We ComiConverse with Shauna Grant

Carly Berkowitz Carly Berkowitz
June 17th, 2016

An avid reader of comics and a fan of most things nerd, Carly Berkowitz follows the local and indie comics scene regularly. She is also an undercover superhero.

We ComiConverse with Shauna Grant

Shauna Grant is the artist and writer of Princess Love♥Pon, a webcomic that has been recognized by several groups and featured during this year's black comics month. Here, our own Carly Berkowitz gets a chance to talk with Grant about Princess Love♥Pon and her world of magical girls.

Colorful transformations, fighting for justice with love and bravely standing up to the forces of evil - all while wearing heels.  To any fan of anime, the magical girl genre is immediately recognizable, with series' like Sailor Moon and Card Captor Sakura often being the shows that introduced many consumers to anime in general.

To Shauna Grant, the concept of magical girls was not only a source of entertainment, but also inspiration, and from that inspiration came her webcomic Princess Love♥Pon.

Credit: Shauna Grant

Credit: Shauna Grant

"I've always pretty much loved magical girl series', so that's just always been a part of me," said Grant.  And when she wanted to make a webcomic, her love of the genre came to the forefront. "I decided that I feel like doing something really cutsie and relating to romance."

Princess Love♥Pon tells the story of Lia Sagamore, the average high school girl living the average high school life, when suddenly she is granted magical love powers by a fairy named Hunnie.  From that moment on, Lia becomes the cute and heroic Princess Love Pon, charged to fight against darkness and despair.

"It's a magical girl series and she fights with hearts and kisses and helps people through their emotional dilemmas," explained Grant.

Credit: Shauna Grant

Credit: Shauna Grant

The comic is everything one would expect from a magical girl story - cute and fluffy, drawn in shades of pastel pink with a distinctly anime style.  In fact, the art and color scheme of Princess Love♥Pon was inspired by serially published Japanese manga.  However, one of the things that makes Princess Love♥Pon unique is that the majority of the main cast is black.

"I feel like not a lot of stories center around black female characters that are really bubbly and cute," said Grant.  "I think that at the end of the day I was kind of inspired to write something that was really girly and feminine but still with a strong character."

According to Grant, most media shows a distinct duality between being traditionally feminine and being strong.  In her comic, she wanted to wed the two ideas with no stigma attached.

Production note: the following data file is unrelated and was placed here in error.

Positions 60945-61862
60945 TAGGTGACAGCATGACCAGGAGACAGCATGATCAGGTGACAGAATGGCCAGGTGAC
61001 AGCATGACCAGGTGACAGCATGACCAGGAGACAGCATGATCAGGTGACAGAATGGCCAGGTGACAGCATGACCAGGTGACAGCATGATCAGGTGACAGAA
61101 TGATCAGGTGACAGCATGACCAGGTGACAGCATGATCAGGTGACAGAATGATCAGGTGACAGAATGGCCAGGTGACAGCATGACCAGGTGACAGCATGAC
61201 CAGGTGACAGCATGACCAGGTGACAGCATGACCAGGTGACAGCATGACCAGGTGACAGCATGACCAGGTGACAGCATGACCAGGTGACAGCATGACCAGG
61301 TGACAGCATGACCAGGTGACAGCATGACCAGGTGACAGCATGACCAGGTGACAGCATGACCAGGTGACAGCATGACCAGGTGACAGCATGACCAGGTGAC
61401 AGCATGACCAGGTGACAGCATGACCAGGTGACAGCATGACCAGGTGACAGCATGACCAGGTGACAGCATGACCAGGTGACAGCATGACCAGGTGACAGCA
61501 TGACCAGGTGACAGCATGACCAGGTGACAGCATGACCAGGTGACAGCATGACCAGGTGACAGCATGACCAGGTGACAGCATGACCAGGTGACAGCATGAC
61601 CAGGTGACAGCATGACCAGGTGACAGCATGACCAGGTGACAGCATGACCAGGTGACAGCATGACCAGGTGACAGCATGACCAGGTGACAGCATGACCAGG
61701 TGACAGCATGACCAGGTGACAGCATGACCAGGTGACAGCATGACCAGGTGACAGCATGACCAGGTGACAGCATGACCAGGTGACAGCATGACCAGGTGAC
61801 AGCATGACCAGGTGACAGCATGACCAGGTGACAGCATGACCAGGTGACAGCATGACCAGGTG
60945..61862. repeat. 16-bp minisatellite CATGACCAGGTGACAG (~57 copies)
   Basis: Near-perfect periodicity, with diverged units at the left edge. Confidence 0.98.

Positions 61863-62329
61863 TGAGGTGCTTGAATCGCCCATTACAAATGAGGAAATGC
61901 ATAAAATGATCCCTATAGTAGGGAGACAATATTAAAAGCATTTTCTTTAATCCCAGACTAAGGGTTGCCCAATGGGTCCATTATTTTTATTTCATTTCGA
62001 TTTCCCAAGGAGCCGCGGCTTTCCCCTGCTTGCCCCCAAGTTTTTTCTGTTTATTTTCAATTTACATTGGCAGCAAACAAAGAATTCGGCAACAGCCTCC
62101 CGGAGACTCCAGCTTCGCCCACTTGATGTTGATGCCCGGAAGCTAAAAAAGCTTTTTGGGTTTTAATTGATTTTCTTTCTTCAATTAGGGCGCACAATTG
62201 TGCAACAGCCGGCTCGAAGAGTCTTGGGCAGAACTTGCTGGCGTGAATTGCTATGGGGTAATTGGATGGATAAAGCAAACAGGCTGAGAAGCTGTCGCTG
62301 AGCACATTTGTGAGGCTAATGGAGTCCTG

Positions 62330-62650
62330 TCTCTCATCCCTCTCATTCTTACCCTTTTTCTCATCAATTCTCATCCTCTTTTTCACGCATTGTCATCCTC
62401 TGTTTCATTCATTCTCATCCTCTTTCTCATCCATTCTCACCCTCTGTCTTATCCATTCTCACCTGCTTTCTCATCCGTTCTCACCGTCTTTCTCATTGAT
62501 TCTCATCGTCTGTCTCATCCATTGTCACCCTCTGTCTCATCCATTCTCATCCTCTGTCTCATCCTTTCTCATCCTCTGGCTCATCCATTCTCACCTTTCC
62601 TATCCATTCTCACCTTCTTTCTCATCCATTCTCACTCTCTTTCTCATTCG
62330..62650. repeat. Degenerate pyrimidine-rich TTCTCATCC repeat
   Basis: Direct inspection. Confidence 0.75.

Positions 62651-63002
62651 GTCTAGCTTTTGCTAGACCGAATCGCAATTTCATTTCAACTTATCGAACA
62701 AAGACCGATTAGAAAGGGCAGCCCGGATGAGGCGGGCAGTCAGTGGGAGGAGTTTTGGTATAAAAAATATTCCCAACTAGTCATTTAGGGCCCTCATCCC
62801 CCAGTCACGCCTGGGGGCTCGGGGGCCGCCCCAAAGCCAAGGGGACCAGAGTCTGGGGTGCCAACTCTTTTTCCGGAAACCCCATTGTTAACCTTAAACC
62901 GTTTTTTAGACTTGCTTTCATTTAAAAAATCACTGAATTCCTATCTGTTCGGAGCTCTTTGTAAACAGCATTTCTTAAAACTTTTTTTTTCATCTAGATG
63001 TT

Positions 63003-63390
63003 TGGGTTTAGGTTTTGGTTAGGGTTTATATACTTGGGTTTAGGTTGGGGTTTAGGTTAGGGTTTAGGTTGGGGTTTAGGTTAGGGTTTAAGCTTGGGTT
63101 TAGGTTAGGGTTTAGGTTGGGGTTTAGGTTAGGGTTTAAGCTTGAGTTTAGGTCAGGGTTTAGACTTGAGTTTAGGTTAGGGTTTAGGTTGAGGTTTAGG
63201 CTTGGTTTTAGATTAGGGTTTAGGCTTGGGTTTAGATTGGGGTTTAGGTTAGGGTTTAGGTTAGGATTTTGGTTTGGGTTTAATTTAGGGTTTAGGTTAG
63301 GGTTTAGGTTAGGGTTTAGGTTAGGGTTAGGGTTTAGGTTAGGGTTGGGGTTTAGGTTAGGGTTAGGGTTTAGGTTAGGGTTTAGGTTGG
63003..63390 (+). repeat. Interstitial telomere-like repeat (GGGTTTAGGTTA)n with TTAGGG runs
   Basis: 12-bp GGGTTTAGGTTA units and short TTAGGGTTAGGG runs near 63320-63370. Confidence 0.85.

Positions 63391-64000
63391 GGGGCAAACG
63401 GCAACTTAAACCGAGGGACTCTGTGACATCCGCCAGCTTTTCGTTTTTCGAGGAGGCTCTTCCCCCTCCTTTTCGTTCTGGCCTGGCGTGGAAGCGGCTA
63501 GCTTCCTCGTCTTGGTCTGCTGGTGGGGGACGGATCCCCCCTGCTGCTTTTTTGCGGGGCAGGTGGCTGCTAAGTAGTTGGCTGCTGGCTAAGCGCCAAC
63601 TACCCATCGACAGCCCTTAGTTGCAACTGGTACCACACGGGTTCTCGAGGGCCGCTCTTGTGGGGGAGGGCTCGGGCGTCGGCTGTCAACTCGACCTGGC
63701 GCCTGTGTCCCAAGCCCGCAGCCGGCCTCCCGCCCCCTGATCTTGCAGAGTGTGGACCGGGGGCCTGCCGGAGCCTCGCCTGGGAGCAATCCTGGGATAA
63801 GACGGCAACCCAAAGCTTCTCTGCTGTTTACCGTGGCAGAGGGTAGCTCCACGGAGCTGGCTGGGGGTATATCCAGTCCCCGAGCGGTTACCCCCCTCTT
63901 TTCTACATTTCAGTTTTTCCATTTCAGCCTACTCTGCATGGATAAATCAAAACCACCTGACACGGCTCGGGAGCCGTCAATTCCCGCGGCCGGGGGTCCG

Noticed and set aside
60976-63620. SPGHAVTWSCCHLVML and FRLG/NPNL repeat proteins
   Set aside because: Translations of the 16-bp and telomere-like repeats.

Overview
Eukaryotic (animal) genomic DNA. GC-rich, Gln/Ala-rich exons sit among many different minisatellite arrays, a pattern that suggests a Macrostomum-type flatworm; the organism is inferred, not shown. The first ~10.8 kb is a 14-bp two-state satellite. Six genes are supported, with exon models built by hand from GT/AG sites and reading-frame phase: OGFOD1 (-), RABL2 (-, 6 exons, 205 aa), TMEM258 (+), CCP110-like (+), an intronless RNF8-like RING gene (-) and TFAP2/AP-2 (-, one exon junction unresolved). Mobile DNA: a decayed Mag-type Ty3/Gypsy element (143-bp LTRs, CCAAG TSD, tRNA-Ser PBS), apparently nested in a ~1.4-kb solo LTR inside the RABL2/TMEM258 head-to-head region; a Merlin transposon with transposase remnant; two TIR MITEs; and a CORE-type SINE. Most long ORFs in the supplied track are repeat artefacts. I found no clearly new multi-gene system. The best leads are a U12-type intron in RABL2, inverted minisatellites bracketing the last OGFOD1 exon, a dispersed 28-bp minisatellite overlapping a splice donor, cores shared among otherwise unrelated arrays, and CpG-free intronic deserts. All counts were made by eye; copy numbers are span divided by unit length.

"A lot of people like to write strong female characters but it kind of goes away from super-girly and feminine, and I'm like... you can be both," said Grant. "I really wanted to incorporate that with a character of color."

The story of the comic is light and easy to read but has no overarching plot at the moment, though Grant hints at bringing the story together in the future as well as some interesting additions.

Credit: Shauna Grant

Credit: Shauna Grant

"One of the main things people have been commenting is 'is there going to be more magical girls?'" said Grant.  "A lot of the times I will say that Princess Love♥Pon is more like Princess Tutu or Card Captor Sakura rather than Sailor Moon, but I will say that there is other magical... people."


Only about two and a half chapters have been released to date as the comic is only a year old, so much more is yet to come from Princess Love♥Pon.

"As I go along writing each chapter and thinking about where the story is heading to in the future, I have come to the realization that a lot of it is kind of centered around how I feel and what friends have told me," explained Grant.  "At it's core, Princess Love♥Pon is a story about these young people figuring out how to communicate to each other and how to come to terms with what they're feeling and reaching out to somebody about it."

Overall, Princess Love♥Pon is an experience of light and love - great for fans of shoujo or anyone interested in the lighter side of things - however, the series may not be for everyone.  The comic lacks heavy angst and while it does have emotional moments, chapters usually end with a smile and a kiss.

Princess Love♥Pon can be read on both her comic website and Tumblr, with Grant herself active on Twitter.  Grant is also very active in the convention circuit on the east coast of the United States, where she sells her art including printed copies of Princess Love♥Pon chapter 1.  This year, she hopes to attend Matsuri-con, SPX, Anime Weekend Atlanta, and Youmacon.


Carly Berkowitz is a Contributor to ComiConverse. Follow her on Twitter: @CaptainComic

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